The Senate voted to advance its plan early Sunday morning for comprehensive health insurance. In the end, Senator Harry Reid succeeded in producing the 60 votes necessary to do that.
In securing those votes required to bring the bill to the floor, he had to strip the bill of provisions desired by a majority of Democrats in Congress. The measures dropped included anti-trust prohibitions aimed at preventing insurance companies from continuing to conspire to fix prices; a tort reform scheme that could have saved the government $54 billion over the next ten years; authorization for insurance policy shopping across state lines; use of U.S. funds by poor women to pay for abortions; allowance of Medicare to negotiate volume discounts on prescription drugs that, over a ten-year period, could have saved a trillion dollars; and the inclusion of a government option which would have provided insurance companies with competition.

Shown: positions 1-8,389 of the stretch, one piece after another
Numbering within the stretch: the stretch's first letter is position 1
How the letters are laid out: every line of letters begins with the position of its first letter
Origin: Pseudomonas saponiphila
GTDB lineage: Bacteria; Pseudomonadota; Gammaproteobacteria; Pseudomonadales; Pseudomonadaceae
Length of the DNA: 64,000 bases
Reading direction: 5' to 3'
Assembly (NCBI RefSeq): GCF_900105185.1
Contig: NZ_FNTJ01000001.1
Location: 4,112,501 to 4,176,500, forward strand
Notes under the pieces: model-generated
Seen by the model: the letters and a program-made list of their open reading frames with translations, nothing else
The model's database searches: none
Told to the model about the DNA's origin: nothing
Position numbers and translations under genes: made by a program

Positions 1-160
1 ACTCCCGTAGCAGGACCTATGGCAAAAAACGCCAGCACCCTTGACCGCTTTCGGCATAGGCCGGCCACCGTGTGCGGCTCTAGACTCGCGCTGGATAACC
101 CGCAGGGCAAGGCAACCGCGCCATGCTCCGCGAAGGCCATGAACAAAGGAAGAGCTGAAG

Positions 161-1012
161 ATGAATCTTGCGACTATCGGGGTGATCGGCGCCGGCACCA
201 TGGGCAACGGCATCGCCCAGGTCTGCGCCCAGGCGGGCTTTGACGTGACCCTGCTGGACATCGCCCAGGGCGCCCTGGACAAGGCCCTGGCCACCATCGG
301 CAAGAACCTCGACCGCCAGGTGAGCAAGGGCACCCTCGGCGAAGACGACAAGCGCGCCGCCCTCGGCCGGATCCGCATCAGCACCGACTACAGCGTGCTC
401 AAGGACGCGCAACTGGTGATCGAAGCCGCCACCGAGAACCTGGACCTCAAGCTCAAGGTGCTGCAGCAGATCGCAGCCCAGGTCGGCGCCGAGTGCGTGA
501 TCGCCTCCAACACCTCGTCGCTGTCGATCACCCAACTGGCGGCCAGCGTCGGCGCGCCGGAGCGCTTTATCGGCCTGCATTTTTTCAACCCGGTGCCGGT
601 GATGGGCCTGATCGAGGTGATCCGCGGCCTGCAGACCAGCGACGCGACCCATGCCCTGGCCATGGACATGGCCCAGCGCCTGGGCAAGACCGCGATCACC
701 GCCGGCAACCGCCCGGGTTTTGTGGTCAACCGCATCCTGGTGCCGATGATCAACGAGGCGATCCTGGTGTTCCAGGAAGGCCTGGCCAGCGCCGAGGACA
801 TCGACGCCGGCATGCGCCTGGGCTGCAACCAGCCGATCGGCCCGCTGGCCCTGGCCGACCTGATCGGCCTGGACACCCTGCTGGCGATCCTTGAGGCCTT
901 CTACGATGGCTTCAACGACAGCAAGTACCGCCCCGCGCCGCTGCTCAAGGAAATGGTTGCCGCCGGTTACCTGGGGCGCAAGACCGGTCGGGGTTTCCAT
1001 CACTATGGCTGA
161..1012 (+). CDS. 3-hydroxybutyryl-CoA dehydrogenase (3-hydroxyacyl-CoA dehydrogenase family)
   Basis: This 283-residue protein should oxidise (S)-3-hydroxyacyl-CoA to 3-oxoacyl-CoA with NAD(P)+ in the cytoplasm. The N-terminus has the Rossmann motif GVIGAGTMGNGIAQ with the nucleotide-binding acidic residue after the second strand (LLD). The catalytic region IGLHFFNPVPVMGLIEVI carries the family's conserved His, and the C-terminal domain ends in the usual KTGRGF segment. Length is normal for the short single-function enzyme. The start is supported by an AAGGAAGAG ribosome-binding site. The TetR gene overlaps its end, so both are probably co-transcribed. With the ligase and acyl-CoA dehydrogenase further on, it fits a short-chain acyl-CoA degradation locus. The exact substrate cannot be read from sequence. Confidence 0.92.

I support the Senate’s decision to pass the bill. I now support efforts to have the final legislation coming out of conference to include many of the items in the House bill which must now be reconciled with the Senate bill. I also applaud the courage of Dr. Howard Dean who opposed the legislation as a sellout to the pharmaceutical and insurance industries and advocated a no vote, even though for tactical reasons, I would have voted yes.
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